Let me start with this – The reasons why I’m leaving might not apply to you but I’m sharing this because, if you’re like me struggling with multiple devices and have so many tabs open in your browser that you’re trying to get a grip on your communications set up, then perhaps this post is relevant. Google Hangouts would have been my top choice but it’s struck off because of 2 reasons – it’s way too laggy when you’re in many groups and it lacks some of the group functions that Telegram has. I still use Hangouts but not as a primary chat platform. I also use Skype for video and voice calls.
My decision to move is also not one motivated by security. I understand there are concerns over the encryption methods used by Telegram but my policy is simple, if I need something to be secure, do it in person or encrypt it myself.
Ok here goes….
I like Whatsapp. But it’s just not good enough. It’s antiquated by tying people down to a single device and a single phone number. What happens when I’d like to be using my tablet to do work? Right now, I’m expected to wield both my tablet and my phone.
Sure, you can tell me to use the ‘web whatsapp’ on my tablet. If you’ve tried that while having more than a 100 tabs open in chrome, you’d know that that’s just not practical. So no.
And group chats. So many people use group chats for both work and play these days and yet group chats in Whatsapp hasn’t made much improvements here compared to so many other chat apps.
1. Telegram allows for multiple instances to run across multiple devices simultaneously
I switch between 2 phones, a tablet, a laptop and a desktop. Sometimes I might also have a 3rd phone. To not be able to check for messages seamlessly across these devices is a bitch – it means If I actively want to use one device but have whatsapp installed on another phone, I’d have to constantly check the ‘WhatsApp phone’. Interruptions via the notifications tab is already disruptive enough. Having to actually switch devices just to check is terrible.
2. Telegram ties users to either a phone number and/OR a username
The username. We’re in 2015 already. We need to not be tied to a phone number. And sometimes we DON’T WANT to have to give someone our phone number just so we can be connected on a chat app.
3.Telegram group chats have the @ notification function which is extremely useful
Ok. So I use group chats for work. And I also use group chats with close friends. Biggest problem with group chats? They can be amazingly noisy. So what do I do? I mute the notifications for it.
But then that leads to a new problem – if it’s muted, how do I know there’s something that requires my attention? Telegram allows for you to type a user’s username with an @ in front (e.g. @ridz84) to alert the person that that specific line requires his/her attention.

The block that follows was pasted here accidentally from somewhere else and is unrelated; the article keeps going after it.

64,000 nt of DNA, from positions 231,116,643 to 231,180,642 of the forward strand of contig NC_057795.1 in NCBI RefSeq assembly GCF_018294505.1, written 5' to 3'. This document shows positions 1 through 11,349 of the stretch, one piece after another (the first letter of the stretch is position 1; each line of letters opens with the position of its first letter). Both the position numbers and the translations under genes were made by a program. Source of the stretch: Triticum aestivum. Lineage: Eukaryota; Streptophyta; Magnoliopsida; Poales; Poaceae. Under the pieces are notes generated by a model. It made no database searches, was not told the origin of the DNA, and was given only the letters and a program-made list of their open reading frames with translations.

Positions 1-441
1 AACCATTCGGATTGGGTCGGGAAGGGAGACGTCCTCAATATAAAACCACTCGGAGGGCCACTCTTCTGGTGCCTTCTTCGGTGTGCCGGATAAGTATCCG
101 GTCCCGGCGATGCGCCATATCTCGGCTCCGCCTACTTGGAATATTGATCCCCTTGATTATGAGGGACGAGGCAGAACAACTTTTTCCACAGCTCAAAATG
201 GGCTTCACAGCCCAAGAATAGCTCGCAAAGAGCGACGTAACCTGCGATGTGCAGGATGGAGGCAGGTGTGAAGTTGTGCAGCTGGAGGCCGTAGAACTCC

Sure it could be misused (which is why I also brief group chats on group chat etiquette) but overall it means I get to be notified when it matters and I don’t have to deal with noisy chat situations when I don’t want to.
Want to try group chat? You can try it with me by clicking here
4. URL previews can show inline
You know how in WhatsApp links shared are just that? Well, I like that Telegram shows an inline preview of the site. And if it’s a URL to an image, then I get to see the image inline too which beats having to launch the browser!
5. Bots make things more fun!
One interesting thing that is still evolving on the telegram platform is how they allow you to add bots to group chats. Bots are basically like another person in the chat but they allow you to run certain automated function like hosting a game of Hangman or helping you randomly show an animated gif (I really like this one coz it adds ‘life’ to a group chat).
They have an API for developers to create their own bots so one can expect more stable and more useful ones in future…
6. They have a native client for every platform!
Whatsapp has the app running on your phone and the Web browser version.
When people ask me why I choose Telegram and I tell them because it’s cross platform, I’m often met with “Yah. But whatsapp has Web version now” Well, it just doesn’t cut it. I prefer a native client because then it runs independently and I can minimise it as opposed to running my browser just for chat. I tried using WhatsApp Web on my desktop but when you’re constantly trying to find the WhatsApp tab in the midst of 30 other tabs, it gets quite irritating. And to just have it run as a window is also irritating when I close my main browsing window followed by the WhatsApp window because when I relaunch Chrome, it loads my last closed window – which is just WhatsApp.
So yeah, with Telegram I just run a dedicated Windows client and minimise it to the system tray. They have a native client for all major platforms. And, yes, they have a Web browser version too if you want it.
7. Quite a number of people are actually already on it
This might not be true for everyone but a cursory glance at my contact list shows a lot of people already being on Telegram (jeng jeng jeng. I’m a late adopter) so it makes switching not too bad for me.
Some other features they have but isn’t really what I use at the moment:
8. Secret Chat
This is list a cross between Snapchat and Whatsapp. You can set a delay for the chat and msges get automatically deleted X seconds after it’s been viewed. And just like snapchat, if the other party takes a screenshot, you’ll be notified. It’s not something I’d recommend you take as a solid solution thought because someone could just use a separate phone or camera to ‘take a picture’ of the chat.
This is sort of like a broadcast list where the public can join. It’s strictly one way though.
Want to see how channels work? Join the Ridz.sg Telegram Channel here
So yeah. I wrote this because I figure I’ll have lots of explaining to do and it would be much easier to redirect folks to a URL than to repeat myself.
[contentblock id=1 img=iframe.png]